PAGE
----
- Regular diseases like liver failure, diabetes mellitus and kidney failure.
- Acquired immunodeficiency.
- Soft sticky food.
The very basis of oral hygiene is prevention of supragingival dental plaque. Professional teeth treatment like scaling, subgingival debridement and polishing help prevent periodontal disease but proper daily brushing before formation or after removal of supragingival dental plaque will help ensure health teeth.
Oral hygiene is divide into two:
- Primary hygiene: this is prevention of healthy gingivae from developing periodontal disease.
- Secondary hygiene: this is prevention of recurrence of the periodontal disease after professional periodontal treatment.
You should, of course, desire primary prevention because it occurs earlier and more effective.
How to remove plaque from dog’s teeth – Brushing
In oral hygiene and control of supragingival dental plaque, teeth brushing is the major standard.
Here is how to clean dog teeth with brushing:
1. To maintain healthy gingivae and prevent supragingival dental plaque, brush your dog’s teeth at least 3 times a week.
2. To restore healthy gingivae in the presence of gingivitis, brush your dog teeth every day.
An effective dog toothpaste should contain an active chemical substance called chlorhexidine. The chemical substance is effective in preventing and removing dental plaque on the vestibular surfaces. Other great substances a good dog toothpaste should contain are polyphosphate salts and zinc salts.
How to Clean Your Dog Teeth Without Brushing
Cleaning of your dog’s teeth either by brushing or by massaging requires your intervention and your dog’s cooperation. This drawbacks have led to production of other oral hygiene measures that do not need your direct intervention. This oral care product is collagen-based chewing bones.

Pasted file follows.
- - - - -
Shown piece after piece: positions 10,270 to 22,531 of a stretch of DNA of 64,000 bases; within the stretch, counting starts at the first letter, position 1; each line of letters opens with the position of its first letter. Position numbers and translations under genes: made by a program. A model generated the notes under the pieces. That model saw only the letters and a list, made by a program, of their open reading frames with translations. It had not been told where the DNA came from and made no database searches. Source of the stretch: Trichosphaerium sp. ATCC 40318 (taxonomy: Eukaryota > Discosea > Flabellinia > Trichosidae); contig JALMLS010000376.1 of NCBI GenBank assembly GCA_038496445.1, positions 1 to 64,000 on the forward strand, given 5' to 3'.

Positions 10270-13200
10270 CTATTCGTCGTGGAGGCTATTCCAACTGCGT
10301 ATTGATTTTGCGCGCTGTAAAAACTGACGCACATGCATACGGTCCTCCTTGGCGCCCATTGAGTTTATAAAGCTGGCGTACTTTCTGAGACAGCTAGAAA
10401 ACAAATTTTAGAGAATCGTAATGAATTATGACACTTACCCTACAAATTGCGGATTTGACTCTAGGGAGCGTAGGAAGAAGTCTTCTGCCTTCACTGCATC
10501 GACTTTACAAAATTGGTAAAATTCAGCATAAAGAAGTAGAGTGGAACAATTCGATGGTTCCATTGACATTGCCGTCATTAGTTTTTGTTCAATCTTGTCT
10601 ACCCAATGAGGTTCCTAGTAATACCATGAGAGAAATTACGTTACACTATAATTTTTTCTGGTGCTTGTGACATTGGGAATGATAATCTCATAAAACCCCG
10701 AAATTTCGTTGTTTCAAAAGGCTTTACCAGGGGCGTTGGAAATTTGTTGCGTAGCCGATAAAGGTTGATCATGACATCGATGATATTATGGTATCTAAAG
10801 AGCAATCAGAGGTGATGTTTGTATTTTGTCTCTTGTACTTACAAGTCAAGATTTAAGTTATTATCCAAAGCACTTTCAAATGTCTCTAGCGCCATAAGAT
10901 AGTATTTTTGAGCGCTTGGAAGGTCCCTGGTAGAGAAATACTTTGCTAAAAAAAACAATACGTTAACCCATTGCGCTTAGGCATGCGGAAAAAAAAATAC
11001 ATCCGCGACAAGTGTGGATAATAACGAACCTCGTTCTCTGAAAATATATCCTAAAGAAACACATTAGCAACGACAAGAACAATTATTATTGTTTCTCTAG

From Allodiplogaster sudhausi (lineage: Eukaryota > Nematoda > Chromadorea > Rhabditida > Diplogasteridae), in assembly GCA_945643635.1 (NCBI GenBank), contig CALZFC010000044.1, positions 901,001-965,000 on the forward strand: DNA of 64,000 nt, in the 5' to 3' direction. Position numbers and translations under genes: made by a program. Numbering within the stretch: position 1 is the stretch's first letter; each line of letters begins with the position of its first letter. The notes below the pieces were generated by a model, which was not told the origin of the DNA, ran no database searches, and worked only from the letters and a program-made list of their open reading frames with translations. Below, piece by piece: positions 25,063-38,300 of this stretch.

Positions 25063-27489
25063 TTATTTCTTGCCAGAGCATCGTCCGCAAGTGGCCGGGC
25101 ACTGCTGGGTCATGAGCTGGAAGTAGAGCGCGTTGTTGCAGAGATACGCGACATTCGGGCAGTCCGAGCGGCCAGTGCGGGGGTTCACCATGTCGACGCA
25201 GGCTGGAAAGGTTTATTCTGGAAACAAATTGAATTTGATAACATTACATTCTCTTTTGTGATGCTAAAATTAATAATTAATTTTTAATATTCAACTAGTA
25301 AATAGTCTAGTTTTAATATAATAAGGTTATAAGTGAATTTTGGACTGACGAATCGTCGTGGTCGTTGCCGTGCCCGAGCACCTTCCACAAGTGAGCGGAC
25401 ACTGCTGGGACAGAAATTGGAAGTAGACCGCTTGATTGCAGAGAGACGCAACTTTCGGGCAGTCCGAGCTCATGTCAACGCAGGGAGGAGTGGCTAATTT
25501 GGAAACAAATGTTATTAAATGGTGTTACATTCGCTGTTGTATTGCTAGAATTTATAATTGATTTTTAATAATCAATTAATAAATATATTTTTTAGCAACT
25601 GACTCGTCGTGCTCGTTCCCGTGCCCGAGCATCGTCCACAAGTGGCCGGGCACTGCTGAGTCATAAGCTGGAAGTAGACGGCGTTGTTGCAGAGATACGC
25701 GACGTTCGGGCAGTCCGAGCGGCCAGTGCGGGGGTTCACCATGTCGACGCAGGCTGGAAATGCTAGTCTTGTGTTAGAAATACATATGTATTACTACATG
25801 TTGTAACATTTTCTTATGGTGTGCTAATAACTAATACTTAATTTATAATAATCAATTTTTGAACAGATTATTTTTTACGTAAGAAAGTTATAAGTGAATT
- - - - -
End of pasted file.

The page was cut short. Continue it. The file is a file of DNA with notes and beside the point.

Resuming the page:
Collagen-based chewing bone that cannot be eating is preferable.
Role of Food in Dog Dental Hygiene and Care.
The following facts have been established about dog food and dental care:
- Firm and fibrous food given to dog in form of large pieces which encourage the use of teeth is beneficial.
- Food containing anti-calculus agent like phosphate polymers (i.e. pyrophosphate, polyphosphate, hexametaphosphate), polyphenols, essential oils, metallic ion salts, etc. is good for your dental hygiene.
Hard food or food in kibble form is not normally effective than a soft food. The main thing is the fiber content of the food rather than its hardness. Study has shown that there is no major difference between dogs given only dry food and other dogs. However dogs that were given food that requires chewing presented less calculus and fewer cases of gingivitis.
Homemade Dog Dental Care Formula
In order to avoid huge dog dental care cost, prevention by early intervention is required and by homemade dental care formula.
1. Green Tea: a herb that is rich in active polyphenols like epigallocatechin gallate (EGCg). The polyphenols is beneficial in the prevention of periodontal disease.
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2. Kelp: a nutrient-rich seaweed with high content of phosphorus and zinc. It is effective for solving dog’s bad breath and teeth plague.
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3. Eucalyptus Oil: an essential oils that act to reduce bad breath and gingiva inflammation. It is great for controlling multiplication of bacterial in the mouth.
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This teeth lotion or massaging oil is made by soaking green tea and kelp in the eucalyptus oil.
- Eucalyptus Oil – 1 cup
- Green Tea Leaves – 30 grams
- Kelp – 1/8 teaspoon
The preparation involves infusing the green tea and kelp into the oil.
1. Put about 2 inches of water in the bottom of a double boiler.
2. Place the oil into the top.
3. Add the green tea and kelp
4. Stir the mixture well.
5. Heat the mixture until it is moderately warm to reach about 100ºF (38ºC).
6. Remove from the heat.
7. Heat the mixture like this (Step 5 and 6) 3 time per day for 2 day.
By now, the oil would have changed color to show that the herbs and the oil have infused. You can strain off the herbs particles using cheesecloth or let the herbs remain with the oil.
Direction of Use
Apply the homemade dental care concoction to your dog teeth/gum 3 times in a week for prevention of calculus.
Apply every day for removal of calculus and treatment of periodontal disease.